Glassman said the site for the center will be on land the county already owns. "We aren't going to buy a site; we don't have the money," he said. Although he wouldn't discuss specific sites, he did confirm one under consideration is 63 acres of farmland the county owns at the intersection of Routes 1 and 136 in Street, acquired for $1.4 million in 2009 that is leased for cultivation.

The county also owns hundreds of acres of farmland, purchased for recreational uses, including two farms along the Chesapeake Bay south of Havre de Grace and Edgeley Grove Farm in Fallston, though neither has good road access. Edgeley Grove borders the equestrian center.

The three sponsors of the state funding bill are the top leaders of the Senate, where Glassman served seven of the 16 years he was a legislator before being elected county executive: President Thomas "Mike" Miller, of Calvert County, and Majority Leader Catherine Pugh, of Baltimore City, both Democrats, and Minority Leader J.B. Jennings, a Republican, like Glassman.

Jennings, who represents western Harford and eastern Baltimore counties and served with Glassman in the Senate and the House of Delegates, says he is committed to seeing the bill through and believes that should Republican Gov. Larry Hogan make provision in the next budget for local bond issues proceeds, which is by no means a given, the seed money for the Harford project will stand a good chance of being funded.

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"I think it does have some heavyweights behind it," Jennings said, noting that as a senator, Glassman had good working relationships with both Miller and Pugh, with whom he served on committees. It was Miller who provided the key legislative muscle last year for Harford to finally get authorization to collect a lodging tax, which Glassman implemented through legislation during his first six weeks as county executive.

Though he called the funding bill Glassman's initiative, Jennings said he "strongly supports" it, noting that Baltimore County has developed a similar ag center in the Oregon Ridge area that "is definitely a success."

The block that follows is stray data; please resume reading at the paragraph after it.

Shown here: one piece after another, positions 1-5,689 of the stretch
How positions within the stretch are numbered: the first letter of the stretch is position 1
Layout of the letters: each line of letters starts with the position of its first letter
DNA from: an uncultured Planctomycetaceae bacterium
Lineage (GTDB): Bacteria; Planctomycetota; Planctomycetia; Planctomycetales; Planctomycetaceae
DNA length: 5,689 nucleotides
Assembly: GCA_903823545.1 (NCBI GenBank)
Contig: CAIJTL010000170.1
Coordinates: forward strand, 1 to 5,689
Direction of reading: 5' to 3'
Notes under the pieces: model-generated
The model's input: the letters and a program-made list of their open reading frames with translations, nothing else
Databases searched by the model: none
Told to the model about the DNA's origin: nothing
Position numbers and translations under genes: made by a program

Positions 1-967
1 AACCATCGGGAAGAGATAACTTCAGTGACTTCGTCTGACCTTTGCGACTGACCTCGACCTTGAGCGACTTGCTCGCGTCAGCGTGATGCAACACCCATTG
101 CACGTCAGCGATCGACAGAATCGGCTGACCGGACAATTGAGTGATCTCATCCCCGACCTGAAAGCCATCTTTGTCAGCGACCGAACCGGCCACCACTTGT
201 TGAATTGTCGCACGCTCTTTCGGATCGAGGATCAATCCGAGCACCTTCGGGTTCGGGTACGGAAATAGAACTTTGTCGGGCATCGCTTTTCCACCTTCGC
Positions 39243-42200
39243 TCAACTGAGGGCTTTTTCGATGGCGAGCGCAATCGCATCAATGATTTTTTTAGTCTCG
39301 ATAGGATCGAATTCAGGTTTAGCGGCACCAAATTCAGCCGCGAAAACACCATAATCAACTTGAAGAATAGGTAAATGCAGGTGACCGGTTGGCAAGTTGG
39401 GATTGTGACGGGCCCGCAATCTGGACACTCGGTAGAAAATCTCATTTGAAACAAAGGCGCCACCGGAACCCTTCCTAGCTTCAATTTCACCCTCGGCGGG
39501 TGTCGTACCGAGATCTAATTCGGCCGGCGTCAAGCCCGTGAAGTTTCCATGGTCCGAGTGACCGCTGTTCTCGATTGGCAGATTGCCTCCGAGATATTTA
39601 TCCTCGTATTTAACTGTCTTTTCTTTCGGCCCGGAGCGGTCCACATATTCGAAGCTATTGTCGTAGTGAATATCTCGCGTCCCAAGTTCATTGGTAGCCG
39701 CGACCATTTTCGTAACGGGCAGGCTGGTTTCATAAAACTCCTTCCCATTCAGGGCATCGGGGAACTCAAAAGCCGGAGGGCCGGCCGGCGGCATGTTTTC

Jennings is the point person on the bill. Pugh's office referred all questions about SB 701 to him, as did the office of northern Harford Sen. Wayne Norman.

The Senate Budget and Taxation Committee held a brief hearing on SB 701 on March 14, along with most of the myriad of local bond bills up for consideration this legislative session. County Director of Government and Community Relations Bret Schreiber and Michael Mason, agricultural business development associate in Schreiber's department both testified, Jennings said.

Mason served two years as deputy chief of staff in Glassman's Senate office before following him to county government, administration spokesperson Cindy Mumby said. He has been working on the ag center project, she said.

Nancy Giorno, a long-time county government lawyer who is a "temporary, part-time legislative liaison," according to Mumby, worked on drafting the bond bill legislation and on the incorporation of the new foundation.

According to articles of incorporation filed with the state Department of Assessments and Taxation, the Harford County Agricultural Research and Exposition Foundation was incorporated by James M. "Jay" Rickey, of Darlington, who is active in the Harford ag community and is a past-president of the local Farm Bureau and a member of the Harford Farm Fair board. The document is dated Dec. 4, 2014, three days after Glassman took office.

John Scarborough, the corporation's resident agent and a lawyer who practices in Churchville, said Giorno would be the best person to talk to about the foundation, although he said he is glad to be involved because Glassman "is trying to get some things moving ahead; there are a lot of positive things going on."

Mumby said the foundation's directors have not been named, but it has filed for federal 501(c)(3) tax exempt, charitable status with the Internal Revenue Service.